US President Barack Obama Friday claimed a mandate to hike taxes on the rich to pay down the deficit, firing his first post-election shot at Republicans in a year-end showdown on debt and spending.
The president also announced in a punchy, televised White House appearance, his first since his election night address, that he would call top Republican and Democratic leaders to the White House next week.
The talks will focus on averting the so-called "fiscal cliff" -- a catastrophic blend of automatic tax rises and harsh spending cuts due to come into force on January 1, which analysts warn could cause a new recession.
The showdown will be a crucial test of whether the newly reelected Obama can bend gridlocked Washington to his political will, with implications for his capacity to enact his second term agenda.
Obama campaigned on raising taxes on the rich to pay for deficit reductions and to finance spending on education and in other areas likely to make the economy more equitable and improve the lot of the hurting middle classes.
"We can't just cut our way to prosperity. If we are serious about reducing the deficit, we have to combine spending cuts with revenue, and that means asking the wealthiest Americans to pay a little more in taxes," he said Friday.
Obama signaled a willingness to deal on the details of a deficit reduction plan, but he made clear that his bottom line principle involved rejecting the Republicans' flat refusal to agree to higher taxes for the wealthy.
"This was a central question during the election, it was debated over and over again. On Tuesday night, we found that the majority of Americans agree with my approach," an invigorated Obama said in the White House briefing room.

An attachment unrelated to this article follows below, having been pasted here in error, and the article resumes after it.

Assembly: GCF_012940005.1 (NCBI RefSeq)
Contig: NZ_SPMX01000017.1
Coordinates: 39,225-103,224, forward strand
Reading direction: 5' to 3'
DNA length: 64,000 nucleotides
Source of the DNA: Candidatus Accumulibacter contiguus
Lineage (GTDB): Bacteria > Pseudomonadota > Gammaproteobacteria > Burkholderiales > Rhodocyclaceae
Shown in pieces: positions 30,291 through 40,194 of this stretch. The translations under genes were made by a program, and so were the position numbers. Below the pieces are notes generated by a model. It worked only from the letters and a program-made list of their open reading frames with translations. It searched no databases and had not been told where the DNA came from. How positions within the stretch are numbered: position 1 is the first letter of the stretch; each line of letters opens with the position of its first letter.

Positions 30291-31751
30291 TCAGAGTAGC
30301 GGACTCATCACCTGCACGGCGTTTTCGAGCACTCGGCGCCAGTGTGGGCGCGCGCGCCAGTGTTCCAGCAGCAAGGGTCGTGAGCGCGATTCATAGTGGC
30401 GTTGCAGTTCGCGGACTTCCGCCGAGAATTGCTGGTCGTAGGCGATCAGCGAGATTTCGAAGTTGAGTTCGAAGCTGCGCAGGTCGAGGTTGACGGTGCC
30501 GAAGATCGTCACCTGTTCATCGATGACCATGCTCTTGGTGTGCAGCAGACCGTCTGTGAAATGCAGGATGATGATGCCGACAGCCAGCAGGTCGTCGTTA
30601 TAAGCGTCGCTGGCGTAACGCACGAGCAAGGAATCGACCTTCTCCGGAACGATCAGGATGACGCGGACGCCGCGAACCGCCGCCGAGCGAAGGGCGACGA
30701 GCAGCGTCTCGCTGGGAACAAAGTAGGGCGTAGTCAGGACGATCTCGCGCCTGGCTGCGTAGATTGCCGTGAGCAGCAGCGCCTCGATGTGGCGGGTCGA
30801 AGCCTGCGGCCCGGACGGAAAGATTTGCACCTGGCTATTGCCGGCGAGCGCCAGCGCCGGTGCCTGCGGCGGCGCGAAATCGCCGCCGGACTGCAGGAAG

"I want to be clear. I'm not wedded to every detail of my plan. I'm open to compromise. I'm open to new ideas."
But with Vice President Joe Biden, who is likely to play a key role in negotiations, by his side, the president warned: "I refuse to accept any approach that isn't balanced."
"I'm not going to ask students and seniors and middle class families to pay down the entire deficit while people like me making over $250,000 aren't asked to pay a dime more in taxes. I'm not going to do that."
Obama's approach left room for negotiation with Republicans and could possibly permit a compromise that keeps the top level of income tax rates the same for the rich, but involves a removal of deductions on investment income.
House Speaker John Boehner earlier set out his stall on the negotiations to come, and displayed a fealty to Republican principles, but also hinted at room for compromise in what are certain to be tough negotiations.
"This is an opportunity for the president to lead," Boehner said.
"This is his moment to engage the Congress and work towards a solution that can pass both chambers," he said. "I think it's important for us to come to an agreement with the president. But this is his opportunity to lead."
Boehner said he hoped to quickly start talks on the "fiscal cliff" but he warned: "Raising tax rates will slow down our ability to create the jobs that everyone says they want."
Boehner pointed to "special interest loopholes in the tax code, both corporate and personal," as well as deductions that could be eliminated as a way to raise revenue while not deterring investment.
But Boehner, like Obama, declined to go into great detail of his proposal, apparently seeking to avoid becoming boxed in ahead of the negotiations.
Next week's talks at the White House will involve Boehner, Senate Republican minority leader Mitch McConnell, Democratic Senate Majority leader Harry Reid and House Democratic minority leader Nancy Pelosi.